My budget was around £350 - £450, not a huge amount I realise. So at around £750 - £800, the SX Ultrastar is out of my price range. So I'm leaning heavily towards the Lodestar x2 at around £450. I keep seeing what I'm assuming is the mk1 version of this on some retailers websites, at about £100 less, although it dosn't seem to be available anymore. Apart from the price, there doesn't seem a huge amount of difference between this and the x2, although I'm sure there is! Bearing only the price in mind, would that be a better purchase if I can find one?

Unless I take my kit to a dark sky site, I have some interference from street lights in my back garden, so I use a UHC filter visuallly. Despite it's impressive sensitivity, am I right in assuming the Lodestar would still benefit from attaching the UHC (via a c-mount adaptor) to reduce/elliminate the street light glare? Then possibly add a focal reducer to reduce exposure time and add a wider FOV, and I think I'm sorted!!

Thanks again for help guys, so much appreciated.

Chris Owen

 

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Hi Chris

The X2 is more sensitive - there are a few people on SGL who have tested both versions, the exact level of increase seems to be debatable, but no one seems to deny that the X2 is better.

I have no first hand experience as I only have the original Lodestar-C which is considered to be the least sensitive of the Lodestars using the older CCD and being colour (loss in the bayer Matrix).

I've used various filters with my Lodestar-C - Baader Neodymium, 35nm Ha and UHC with some success but most nights do without, except for an IR block if I use my refractor to limit star bloat. If your light pollution is local and low level (i.e making dark adjustment difficult) but the sky glow is not too bad then you may not need any filters.

At F5 your Dob is pretty fast and a 1.25" reducer will make it even faster but focusing may be more difficult - a Bahtinov Mask is very useful!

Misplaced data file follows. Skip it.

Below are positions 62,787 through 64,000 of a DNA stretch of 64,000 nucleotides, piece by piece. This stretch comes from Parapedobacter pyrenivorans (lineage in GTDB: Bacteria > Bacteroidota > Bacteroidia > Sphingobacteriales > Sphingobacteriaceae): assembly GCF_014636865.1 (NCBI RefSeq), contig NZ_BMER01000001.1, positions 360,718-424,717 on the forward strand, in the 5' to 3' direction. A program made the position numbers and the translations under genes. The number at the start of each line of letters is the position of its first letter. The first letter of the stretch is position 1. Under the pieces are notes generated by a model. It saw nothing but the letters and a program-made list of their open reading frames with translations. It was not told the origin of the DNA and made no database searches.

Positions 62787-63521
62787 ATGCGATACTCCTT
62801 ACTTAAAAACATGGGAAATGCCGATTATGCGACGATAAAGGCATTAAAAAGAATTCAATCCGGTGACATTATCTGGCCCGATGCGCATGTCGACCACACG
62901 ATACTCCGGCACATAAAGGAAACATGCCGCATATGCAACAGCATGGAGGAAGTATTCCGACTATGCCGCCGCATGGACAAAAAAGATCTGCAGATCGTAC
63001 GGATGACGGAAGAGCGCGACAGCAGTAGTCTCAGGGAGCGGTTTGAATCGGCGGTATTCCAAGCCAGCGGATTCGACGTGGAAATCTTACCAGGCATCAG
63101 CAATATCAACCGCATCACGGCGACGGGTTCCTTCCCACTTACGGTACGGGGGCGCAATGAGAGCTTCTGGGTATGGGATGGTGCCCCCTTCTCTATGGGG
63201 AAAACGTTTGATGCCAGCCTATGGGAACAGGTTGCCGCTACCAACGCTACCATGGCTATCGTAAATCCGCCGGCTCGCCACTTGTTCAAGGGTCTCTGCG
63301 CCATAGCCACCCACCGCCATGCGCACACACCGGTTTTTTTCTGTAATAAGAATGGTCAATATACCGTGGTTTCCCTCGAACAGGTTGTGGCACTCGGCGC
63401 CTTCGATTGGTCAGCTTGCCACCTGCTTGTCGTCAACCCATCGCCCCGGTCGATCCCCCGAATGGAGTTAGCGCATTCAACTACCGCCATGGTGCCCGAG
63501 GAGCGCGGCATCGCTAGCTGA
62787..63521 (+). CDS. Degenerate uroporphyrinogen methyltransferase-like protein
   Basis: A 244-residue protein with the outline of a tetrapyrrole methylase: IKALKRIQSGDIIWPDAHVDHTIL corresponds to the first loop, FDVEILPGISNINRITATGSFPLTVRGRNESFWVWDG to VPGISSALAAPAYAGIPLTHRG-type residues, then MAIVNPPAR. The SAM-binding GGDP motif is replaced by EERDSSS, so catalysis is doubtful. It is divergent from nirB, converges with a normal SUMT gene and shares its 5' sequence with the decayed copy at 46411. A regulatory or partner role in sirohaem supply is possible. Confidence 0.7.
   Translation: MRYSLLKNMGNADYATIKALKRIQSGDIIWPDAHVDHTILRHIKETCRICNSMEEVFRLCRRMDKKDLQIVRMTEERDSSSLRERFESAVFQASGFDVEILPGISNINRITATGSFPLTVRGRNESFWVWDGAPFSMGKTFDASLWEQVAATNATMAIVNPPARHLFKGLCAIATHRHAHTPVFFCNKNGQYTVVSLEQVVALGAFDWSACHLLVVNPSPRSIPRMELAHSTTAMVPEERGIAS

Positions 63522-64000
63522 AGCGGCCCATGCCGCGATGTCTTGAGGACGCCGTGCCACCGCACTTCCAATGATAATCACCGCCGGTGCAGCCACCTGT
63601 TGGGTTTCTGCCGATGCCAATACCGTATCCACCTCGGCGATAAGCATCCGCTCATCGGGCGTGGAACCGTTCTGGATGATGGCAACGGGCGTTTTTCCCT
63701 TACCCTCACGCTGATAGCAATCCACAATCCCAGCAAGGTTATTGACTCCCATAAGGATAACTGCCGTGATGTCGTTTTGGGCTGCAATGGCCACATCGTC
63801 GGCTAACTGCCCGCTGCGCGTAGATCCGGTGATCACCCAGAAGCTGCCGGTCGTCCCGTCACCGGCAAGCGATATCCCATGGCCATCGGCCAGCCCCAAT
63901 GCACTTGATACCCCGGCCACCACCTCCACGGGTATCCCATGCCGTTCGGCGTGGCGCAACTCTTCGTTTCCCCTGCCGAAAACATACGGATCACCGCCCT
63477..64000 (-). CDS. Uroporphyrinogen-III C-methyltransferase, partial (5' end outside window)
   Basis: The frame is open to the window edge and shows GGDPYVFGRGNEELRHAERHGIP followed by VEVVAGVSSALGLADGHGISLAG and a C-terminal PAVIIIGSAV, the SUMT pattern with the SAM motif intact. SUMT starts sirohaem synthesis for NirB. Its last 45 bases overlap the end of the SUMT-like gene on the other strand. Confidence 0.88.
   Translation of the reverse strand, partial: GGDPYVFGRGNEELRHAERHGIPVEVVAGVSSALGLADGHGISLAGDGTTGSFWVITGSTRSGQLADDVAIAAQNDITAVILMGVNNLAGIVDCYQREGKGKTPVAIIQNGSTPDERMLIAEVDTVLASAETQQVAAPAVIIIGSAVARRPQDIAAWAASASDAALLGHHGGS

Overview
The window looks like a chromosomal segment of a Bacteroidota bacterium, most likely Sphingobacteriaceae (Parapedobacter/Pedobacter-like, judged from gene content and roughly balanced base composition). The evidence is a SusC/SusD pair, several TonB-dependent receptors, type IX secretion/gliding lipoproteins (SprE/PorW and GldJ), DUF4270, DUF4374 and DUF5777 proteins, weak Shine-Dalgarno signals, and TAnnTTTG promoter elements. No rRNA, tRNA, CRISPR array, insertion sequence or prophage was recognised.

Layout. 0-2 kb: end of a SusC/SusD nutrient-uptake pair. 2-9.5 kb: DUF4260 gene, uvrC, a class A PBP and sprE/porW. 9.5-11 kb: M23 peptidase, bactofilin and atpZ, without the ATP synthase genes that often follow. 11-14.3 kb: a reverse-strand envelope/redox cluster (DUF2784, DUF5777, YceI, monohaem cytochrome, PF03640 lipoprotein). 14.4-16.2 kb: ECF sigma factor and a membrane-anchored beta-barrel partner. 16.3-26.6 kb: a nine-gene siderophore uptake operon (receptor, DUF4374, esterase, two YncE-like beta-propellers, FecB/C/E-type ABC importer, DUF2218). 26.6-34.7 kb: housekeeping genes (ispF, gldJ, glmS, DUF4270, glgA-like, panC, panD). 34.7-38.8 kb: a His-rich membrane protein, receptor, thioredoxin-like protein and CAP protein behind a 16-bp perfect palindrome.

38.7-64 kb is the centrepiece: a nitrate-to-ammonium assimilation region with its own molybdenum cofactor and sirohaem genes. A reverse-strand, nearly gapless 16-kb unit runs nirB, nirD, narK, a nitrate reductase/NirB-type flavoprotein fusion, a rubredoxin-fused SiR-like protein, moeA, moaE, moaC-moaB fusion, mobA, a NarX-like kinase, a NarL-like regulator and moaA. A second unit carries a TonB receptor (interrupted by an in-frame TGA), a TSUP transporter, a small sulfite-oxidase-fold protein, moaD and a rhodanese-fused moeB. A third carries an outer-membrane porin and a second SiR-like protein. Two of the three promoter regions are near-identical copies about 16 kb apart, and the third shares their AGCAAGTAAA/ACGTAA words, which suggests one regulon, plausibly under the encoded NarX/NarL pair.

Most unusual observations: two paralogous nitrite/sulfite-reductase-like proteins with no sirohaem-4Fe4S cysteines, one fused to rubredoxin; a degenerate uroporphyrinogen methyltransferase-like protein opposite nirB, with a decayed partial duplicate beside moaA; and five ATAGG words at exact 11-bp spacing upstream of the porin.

HTH

 

Paul

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My first "serious" EAA camera was a Lodestar x2 color and I believe that that was the right way for me to start. Color does add a new dimension to the observing experience and enjoyment. The x2 camera is more sensitive that the old Lodestar and consequently delivers brighter images with shorter exposures. Also widens the sphere of potential targets and reduces the danger of frustration due to inaccurate tracking.

In my opinion, when one starts out with something new, it is important to make things as easy, smooth and enjoyable as possible. With experience one is able to overcome difficulties. But during the startup period, while one doesn't have the experience yet, the best is to avoid any potential difficulties, less than perfectly enjoyable experiences and distractions. To me the $100 price difference between the x2 and the older Lodestar is well worth the comfort that I don't need to put up with images that are fainter than optimal or that I don't need to push exposures beyond the capabilities of my mount.

These are my 2 cents about someone else's $100 ...

Clear Skies!   --Dom

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4 hours ago, Dom543 said:

My first "serious" EAA camera was a Lodestar x2 color and I believe that that was the right way for me to start. Color does add a new dimension to the observing experience and enjoyment. The x2 camera is more sensitive that the old Lodestar and consequently delivers brighter images with shorter exposures. Also widens the sphere of potential targets and reduces the danger of frustration due to inaccurate tracking.

In my opinion, when one starts out with something new, it is important to make things as easy, smooth and enjoyable as possible. With experience one is able to overcome difficulties. But during the startup period, while one doesn't have the experience yet, the best is to avoid any potential difficulties, less than perfectly enjoyable experiences and distractions. To me the $100 price difference between the x2 and the older Lodestar is well worth the comfort that I don't need to put up with images that are fainter than optimal or that I don't need to push exposures beyond the capabilities of my mount.

These are my 2 cents about someone else's $100 ...

Clear Skies!   --Dom

Great common sense in those words !!!!!!